Who will be the first to spin off a newspaper?

The big problem for print publishers is that virtually none of them are going to be able to make the kind of shift that Netflix has just made: that is, renaming and effectively spinning off their existing legacy business as a separate entity — something that may even be a precursor to a sale of that business — while focusing on the fast-growing digital side. Only a few newspapers have been able to take as radical a step (including the Christian Science Monitor, which shut down its print product and went digital-only in 2008).

One media industry observer summed up the likelihood of any major newspaper making a Netflix-style move with a tweet:

Unfortunately for newspapers and other publishers with legacy businesses, they have to make the transition somehow, and the glacial pace that most of the industry has taken — which amounts to waiting for existing print subscribers to die of natural causes and thereby solve the problem — isn’t really cutting it. They can change quickly and risk the kind of customer uproar that Netflix is experiencing, or they can move slowly and be disrupted. At least Netflix is trying to disrupt itself instead of waiting for someone else to do it.

Post and thumbnail photos courtesy of Flickr users David Daniels and Shironeko Euro

  1. “…DVD fans will be content to use Qwikster while streaming fans use Netflix”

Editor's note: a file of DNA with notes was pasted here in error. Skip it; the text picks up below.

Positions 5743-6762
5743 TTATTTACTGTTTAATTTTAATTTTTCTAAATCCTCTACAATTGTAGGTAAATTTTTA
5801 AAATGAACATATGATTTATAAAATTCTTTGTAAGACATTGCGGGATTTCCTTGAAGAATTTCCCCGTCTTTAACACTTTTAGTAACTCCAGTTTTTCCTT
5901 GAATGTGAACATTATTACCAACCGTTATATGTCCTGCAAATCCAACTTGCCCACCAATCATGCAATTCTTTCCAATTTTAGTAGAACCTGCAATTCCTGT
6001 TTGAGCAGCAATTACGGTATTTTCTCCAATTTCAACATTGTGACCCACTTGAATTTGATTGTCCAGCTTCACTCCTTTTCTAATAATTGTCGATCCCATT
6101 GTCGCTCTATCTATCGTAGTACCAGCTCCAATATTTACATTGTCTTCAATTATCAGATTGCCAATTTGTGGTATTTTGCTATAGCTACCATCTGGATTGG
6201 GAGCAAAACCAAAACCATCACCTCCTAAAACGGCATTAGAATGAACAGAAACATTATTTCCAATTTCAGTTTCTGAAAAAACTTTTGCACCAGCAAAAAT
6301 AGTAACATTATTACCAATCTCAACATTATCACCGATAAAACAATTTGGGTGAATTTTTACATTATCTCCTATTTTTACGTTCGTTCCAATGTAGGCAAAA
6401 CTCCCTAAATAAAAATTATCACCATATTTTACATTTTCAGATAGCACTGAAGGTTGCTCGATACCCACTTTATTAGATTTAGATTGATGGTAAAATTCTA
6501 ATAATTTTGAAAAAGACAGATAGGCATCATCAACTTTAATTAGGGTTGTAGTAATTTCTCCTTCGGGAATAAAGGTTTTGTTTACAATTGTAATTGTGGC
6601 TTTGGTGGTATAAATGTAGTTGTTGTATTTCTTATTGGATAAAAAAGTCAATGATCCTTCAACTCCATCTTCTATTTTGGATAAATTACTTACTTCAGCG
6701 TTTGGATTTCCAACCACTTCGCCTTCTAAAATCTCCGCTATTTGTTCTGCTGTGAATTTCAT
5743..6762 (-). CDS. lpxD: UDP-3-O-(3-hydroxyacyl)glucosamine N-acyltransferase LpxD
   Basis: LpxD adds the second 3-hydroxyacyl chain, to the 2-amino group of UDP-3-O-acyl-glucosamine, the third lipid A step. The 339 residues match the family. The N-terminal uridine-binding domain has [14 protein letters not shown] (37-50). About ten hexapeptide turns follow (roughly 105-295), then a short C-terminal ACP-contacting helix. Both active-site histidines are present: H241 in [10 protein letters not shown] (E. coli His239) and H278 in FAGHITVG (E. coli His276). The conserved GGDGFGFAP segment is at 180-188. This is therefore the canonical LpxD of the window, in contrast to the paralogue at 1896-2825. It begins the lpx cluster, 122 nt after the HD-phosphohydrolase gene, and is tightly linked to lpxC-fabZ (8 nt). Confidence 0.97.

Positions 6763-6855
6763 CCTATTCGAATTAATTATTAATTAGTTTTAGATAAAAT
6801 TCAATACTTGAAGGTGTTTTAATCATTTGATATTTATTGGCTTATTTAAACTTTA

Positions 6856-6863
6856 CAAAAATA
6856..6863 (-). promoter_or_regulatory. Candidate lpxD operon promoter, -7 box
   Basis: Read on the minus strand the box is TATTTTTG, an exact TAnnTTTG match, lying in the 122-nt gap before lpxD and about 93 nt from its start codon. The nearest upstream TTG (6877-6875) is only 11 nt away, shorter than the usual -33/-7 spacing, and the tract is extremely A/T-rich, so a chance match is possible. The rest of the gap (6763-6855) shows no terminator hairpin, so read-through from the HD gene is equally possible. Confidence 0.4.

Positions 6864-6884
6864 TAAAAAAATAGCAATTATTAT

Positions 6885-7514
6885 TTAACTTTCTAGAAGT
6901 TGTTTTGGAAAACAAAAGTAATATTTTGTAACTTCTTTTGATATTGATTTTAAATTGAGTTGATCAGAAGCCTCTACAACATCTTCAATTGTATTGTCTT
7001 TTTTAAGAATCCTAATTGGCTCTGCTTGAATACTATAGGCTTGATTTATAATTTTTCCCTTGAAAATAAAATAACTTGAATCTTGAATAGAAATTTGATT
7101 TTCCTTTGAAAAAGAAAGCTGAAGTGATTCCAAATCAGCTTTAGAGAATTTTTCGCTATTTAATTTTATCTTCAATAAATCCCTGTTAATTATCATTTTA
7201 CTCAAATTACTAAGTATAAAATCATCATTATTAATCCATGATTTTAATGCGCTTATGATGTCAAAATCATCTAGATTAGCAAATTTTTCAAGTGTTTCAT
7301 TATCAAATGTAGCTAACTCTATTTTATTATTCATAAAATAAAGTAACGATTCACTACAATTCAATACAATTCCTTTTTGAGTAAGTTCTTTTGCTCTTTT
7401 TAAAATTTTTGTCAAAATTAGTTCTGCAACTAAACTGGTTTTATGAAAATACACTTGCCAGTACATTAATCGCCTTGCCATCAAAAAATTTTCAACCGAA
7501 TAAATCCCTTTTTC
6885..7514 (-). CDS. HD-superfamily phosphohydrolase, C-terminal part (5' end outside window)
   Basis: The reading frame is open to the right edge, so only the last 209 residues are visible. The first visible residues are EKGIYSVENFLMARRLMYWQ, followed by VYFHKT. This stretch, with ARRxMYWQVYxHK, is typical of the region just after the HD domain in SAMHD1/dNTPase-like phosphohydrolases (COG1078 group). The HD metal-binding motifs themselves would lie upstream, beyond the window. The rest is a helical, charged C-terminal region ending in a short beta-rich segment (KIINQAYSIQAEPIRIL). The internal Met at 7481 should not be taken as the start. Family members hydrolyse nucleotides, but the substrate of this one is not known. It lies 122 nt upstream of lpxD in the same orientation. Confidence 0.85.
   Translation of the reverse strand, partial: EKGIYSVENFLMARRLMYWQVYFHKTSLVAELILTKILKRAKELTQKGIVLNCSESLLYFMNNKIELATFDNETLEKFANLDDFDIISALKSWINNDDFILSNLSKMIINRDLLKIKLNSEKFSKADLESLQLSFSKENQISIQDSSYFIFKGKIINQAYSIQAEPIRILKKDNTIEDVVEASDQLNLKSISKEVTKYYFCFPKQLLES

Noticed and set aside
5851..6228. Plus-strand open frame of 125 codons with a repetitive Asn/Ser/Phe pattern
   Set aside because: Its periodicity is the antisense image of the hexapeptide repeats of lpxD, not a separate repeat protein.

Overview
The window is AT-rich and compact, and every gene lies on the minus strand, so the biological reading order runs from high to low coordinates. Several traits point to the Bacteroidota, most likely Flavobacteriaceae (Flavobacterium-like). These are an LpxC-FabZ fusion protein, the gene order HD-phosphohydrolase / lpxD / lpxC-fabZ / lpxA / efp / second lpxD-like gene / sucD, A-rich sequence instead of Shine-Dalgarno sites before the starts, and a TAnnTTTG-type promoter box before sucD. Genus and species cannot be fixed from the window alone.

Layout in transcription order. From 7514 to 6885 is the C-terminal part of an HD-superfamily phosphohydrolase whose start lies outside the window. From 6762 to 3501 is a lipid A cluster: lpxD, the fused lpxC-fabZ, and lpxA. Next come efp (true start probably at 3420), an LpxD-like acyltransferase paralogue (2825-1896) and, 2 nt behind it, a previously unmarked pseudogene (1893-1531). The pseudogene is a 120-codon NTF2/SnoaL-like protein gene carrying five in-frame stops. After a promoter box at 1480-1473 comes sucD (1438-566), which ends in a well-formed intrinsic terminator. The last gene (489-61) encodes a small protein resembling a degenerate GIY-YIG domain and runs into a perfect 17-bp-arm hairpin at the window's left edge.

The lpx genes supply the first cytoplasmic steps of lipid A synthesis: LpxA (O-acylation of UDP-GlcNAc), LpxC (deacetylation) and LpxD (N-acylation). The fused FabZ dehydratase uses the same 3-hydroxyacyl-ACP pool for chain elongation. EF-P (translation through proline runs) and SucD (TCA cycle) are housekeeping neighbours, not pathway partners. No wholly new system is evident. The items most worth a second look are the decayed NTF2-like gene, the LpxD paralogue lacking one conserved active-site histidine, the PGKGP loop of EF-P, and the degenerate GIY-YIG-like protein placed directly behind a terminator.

Pleeeease, do you really think there are “fans” for the different services???? Qwikster will survive only because Netflix has yet to obtain streaming rights at the right price for that content.

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    1. That’s a fair point, Shamus — although there are people who tell me they prefer the DVD option. Why I don’t really know :-)

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      1. It’s not a question of prefering a technology. There is so much more content available via DVD.

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      2. I’m with you on this Matt. I prefer streaming and it really is only a matter of time before everything is available via streaming. Just look at the music industry. Virtually everything is now available via streaming. Netlfix has the vision for the future of the market. Streaming everything is the future.